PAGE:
To survive a tour of Kakadu park, I would need to go camping and carry water so I had to use my gravel bike with fat tyres and lots of luggage. My plan was to attempt to reach Jabiru in one day, a distance of 220Km, and then continue on the Kakadu Highway to Pine Creek. I did not wish to ride back north on the main Stuart highway on which there are many triple trailer road trains, but could use the "northern goldfields loop" and an old superseded section of the Stuart Highway to travel north to Adelaide River. This would leave only about 60 Km where I would have to ride on the main Stuart Highway. This page is about cycling through the park and not a tourist description or pictures of the park,  which you can find elsewhere.

My route map around Kakadu park

Kakadu bicycle
          tour route map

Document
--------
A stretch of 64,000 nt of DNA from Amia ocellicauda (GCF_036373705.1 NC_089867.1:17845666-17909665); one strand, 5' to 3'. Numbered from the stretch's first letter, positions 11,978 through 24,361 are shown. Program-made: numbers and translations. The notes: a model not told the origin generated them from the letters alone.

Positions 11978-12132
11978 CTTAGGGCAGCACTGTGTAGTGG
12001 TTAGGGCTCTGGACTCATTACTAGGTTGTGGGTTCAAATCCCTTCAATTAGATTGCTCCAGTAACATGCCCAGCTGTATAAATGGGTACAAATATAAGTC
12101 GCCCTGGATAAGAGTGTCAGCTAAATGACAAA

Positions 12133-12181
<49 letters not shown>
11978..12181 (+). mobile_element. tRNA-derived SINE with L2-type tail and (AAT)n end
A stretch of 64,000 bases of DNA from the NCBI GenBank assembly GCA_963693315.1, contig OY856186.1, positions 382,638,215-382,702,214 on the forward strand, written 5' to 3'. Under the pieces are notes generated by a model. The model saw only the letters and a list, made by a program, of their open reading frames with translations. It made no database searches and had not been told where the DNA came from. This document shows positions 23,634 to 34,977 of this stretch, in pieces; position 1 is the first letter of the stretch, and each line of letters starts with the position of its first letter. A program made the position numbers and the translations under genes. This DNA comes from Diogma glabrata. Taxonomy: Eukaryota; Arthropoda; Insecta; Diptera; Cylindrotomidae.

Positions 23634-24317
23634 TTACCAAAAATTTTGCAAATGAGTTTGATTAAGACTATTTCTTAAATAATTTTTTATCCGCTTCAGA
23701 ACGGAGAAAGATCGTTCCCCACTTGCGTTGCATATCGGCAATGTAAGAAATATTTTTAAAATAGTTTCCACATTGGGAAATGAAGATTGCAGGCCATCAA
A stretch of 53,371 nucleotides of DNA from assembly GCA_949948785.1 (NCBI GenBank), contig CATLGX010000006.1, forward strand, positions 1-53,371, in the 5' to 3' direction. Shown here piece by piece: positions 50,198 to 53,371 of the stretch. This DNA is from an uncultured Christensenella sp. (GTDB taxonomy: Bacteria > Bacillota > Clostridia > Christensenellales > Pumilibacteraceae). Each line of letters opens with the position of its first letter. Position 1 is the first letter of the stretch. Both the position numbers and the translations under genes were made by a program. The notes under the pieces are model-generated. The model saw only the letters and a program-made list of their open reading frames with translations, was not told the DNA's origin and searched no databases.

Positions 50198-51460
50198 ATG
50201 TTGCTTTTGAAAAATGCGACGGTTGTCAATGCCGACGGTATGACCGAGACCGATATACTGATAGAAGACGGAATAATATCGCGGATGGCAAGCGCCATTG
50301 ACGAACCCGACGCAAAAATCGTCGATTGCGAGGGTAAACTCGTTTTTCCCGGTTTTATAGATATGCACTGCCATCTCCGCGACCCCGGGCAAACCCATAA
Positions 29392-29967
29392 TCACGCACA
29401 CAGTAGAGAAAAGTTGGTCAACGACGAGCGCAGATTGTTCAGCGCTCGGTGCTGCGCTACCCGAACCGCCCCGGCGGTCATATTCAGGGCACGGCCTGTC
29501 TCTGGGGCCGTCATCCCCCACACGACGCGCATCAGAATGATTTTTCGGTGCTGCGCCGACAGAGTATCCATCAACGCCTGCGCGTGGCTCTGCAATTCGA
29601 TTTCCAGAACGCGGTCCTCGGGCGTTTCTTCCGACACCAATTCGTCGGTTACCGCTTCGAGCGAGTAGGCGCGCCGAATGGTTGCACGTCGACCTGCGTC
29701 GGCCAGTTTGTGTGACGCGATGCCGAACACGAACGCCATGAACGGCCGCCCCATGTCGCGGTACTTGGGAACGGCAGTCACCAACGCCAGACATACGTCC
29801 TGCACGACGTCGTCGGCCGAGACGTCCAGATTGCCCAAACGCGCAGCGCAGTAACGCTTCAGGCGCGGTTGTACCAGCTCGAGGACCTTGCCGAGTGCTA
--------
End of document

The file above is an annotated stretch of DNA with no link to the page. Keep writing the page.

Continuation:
The first section from my home at Humpty Doo to Jabiru would be 220Km, so I started just before dawn at 6am. I could barely see the road for the first half hour but I was on familiar back-roads at this stage. It was 60 Km to Corroboree roadhouse, the only support point all day, so I stopped briefly for a drink. There was no support available at the Mary river crossing at 90 Km as the Inn was closed due to the pandemic. At 140Km I stopped to rest at a park information centre which had a toilet and picnic tables. I opened my handlebar bag and took out a food bar to eat while i checked for water in the toilet. The water was labeled as "undrinkable" but it was OK. As I returned to the bike I noticed 2 crows eating the food in my handlebar bag and ran to chase them away. One of them carried off an energy bar and as i chased it in vain, the other crow started to eat my banana. Beware of winged thieves! I rode onwards through the unremarkable monotonous scrublands reaching 170 Km where I heard a strange regular tick sound. Was it a loose pedal? But then I had a puncture - the sound must have been something stuck in the tyre but it was gone by the time I stopped and replaced the tube. At about 180Km I reached the South Alligator resort where I hoped to get some water - but the resort was closed and fenced off due to the pandemic. I still had some water, but I was now feeling weary and quite hot and had to rest under a spindly tree for a while. It was about 4pm and I was about 190Km from home but still 30 Km short of Jabiru when a motorist stopped ahead of me and opened the rear door of his vehicle as I approached. It was an invitation for a lift to Jabiru, which I gratefully accepted and we loaded my heavy bike into his car. So I failed to achieve my goal of riding 220Km to Jabiru in one day, but survival felt better than reaching an artificial goal! Barry also invited me to stay at his house for the night, how kind!